But queries definitely come forth when we consider what Paul wrote in his letters. And, at the top of the list, we find many people referring to the well-known Pauline gospel passage of 1 Cor 15:1-4: Continue reading

The King Jesus Gospel by Scot McKnight

In recent weeks, I purchased and read Scot McKnight’s newest release, The King Jesus Gospel: The Original Good News Revisited. I was originally hesitant to purchase the book, believing that much of what would be said could already be found in the writings of an N.T. Wright, and possibly a George Ladd as well (and I’ve read both of them somewhat extensively). But, though there were some connections to Wright, McKnight definitely brought some fresh perspective to the table. And, as a side note, I realise there would not had been much connection with Ladd, since Ladd mainly talks about a theology of the kingdom rather than a theology of the gospel, though I personally see the 2 intricately connected.

I must admit that I do appreciate a lot of what McKnight writes. I have not read a lot of his books (though I’ve now read this one and The Blue Parakeet). But I have also followed his blog and even gave some time to listen to a recent audio dialogue with another church leader. What I really respect about McKnight is his desire to interact in the field of the emerging church and emerging¬†theology, but also maintain strong roots in both the historic church and the specific evangelical branch. I believe such is a very good approach for 21st century theology.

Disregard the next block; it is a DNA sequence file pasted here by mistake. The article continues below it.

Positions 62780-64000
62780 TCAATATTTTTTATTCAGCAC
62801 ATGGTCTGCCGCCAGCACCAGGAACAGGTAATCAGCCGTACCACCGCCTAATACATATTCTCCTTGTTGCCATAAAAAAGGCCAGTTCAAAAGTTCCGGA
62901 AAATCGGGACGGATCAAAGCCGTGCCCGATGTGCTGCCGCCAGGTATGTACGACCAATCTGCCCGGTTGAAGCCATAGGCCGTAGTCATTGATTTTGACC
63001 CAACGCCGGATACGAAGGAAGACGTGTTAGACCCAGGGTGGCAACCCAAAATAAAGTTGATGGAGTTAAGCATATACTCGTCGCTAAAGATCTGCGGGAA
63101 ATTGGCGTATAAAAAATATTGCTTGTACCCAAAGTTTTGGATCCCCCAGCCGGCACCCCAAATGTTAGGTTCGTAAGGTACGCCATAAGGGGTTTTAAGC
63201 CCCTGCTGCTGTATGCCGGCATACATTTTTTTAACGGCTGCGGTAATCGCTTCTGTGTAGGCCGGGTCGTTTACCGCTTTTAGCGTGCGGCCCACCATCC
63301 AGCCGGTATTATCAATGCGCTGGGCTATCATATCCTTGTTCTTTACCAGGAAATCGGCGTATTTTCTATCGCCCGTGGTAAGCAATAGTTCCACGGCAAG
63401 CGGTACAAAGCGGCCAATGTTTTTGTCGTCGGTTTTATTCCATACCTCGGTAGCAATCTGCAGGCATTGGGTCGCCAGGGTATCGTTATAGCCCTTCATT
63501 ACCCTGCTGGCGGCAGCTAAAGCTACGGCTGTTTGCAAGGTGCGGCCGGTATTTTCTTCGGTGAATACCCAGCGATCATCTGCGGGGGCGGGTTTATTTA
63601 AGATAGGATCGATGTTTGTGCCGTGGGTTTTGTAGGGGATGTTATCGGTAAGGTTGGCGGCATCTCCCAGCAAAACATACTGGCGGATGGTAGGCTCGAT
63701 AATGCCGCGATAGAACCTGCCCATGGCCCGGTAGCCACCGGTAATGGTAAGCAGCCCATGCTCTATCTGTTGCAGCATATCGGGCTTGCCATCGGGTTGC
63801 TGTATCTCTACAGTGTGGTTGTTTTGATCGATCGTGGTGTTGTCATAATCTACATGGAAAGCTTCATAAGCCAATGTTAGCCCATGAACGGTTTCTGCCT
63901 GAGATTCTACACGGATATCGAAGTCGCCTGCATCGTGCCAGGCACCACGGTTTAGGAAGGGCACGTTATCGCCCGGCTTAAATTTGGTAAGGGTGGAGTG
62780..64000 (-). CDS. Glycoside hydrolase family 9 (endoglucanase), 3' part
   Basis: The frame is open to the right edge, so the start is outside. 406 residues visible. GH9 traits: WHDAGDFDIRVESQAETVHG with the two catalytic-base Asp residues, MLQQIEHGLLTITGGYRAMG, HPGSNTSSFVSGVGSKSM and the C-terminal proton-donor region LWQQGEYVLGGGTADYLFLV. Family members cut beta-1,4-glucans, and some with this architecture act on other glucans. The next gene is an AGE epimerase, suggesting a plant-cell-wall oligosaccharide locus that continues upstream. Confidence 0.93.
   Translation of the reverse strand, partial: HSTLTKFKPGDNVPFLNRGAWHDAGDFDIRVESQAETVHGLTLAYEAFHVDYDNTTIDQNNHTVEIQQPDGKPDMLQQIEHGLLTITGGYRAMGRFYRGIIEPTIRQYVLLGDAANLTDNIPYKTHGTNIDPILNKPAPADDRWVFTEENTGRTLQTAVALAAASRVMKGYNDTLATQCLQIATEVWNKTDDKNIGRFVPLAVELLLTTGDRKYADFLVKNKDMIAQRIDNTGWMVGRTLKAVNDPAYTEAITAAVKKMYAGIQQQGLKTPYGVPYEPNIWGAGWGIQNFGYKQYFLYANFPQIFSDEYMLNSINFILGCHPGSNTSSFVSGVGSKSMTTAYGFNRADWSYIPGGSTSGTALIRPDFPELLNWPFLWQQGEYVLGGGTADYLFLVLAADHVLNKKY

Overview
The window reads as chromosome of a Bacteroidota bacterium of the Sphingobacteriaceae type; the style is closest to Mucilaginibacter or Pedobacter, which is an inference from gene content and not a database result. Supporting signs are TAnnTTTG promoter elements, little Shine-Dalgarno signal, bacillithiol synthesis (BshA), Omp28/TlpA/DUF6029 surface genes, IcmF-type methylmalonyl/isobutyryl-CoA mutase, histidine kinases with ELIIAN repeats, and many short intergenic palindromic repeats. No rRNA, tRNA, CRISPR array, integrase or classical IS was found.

Let me say upfront that I am aware of many people being overly tired with the more modern-day proposal that we rethink our theological approaches concerning quite a few issues. McKnight, in his subtitle, utilises the word revisit¬†rather than rethink, but it’s easy to note he is challenging our mindset in regards to the gospel. And I am very aware that the ‘in’ thing for today is that we always look to do participate in something new and different. I would argue there is nothing wrong with rethinking and refocusing our theological and practical foci within the Christian faith. We just need to be a little more a) led by God and b) connected to the body of Christ both past and present. I think McKnight falls in line here. And, so, whether we like it or not, he is still a theological mind to reckon with in the 21st century.

Now on to the book. Continue reading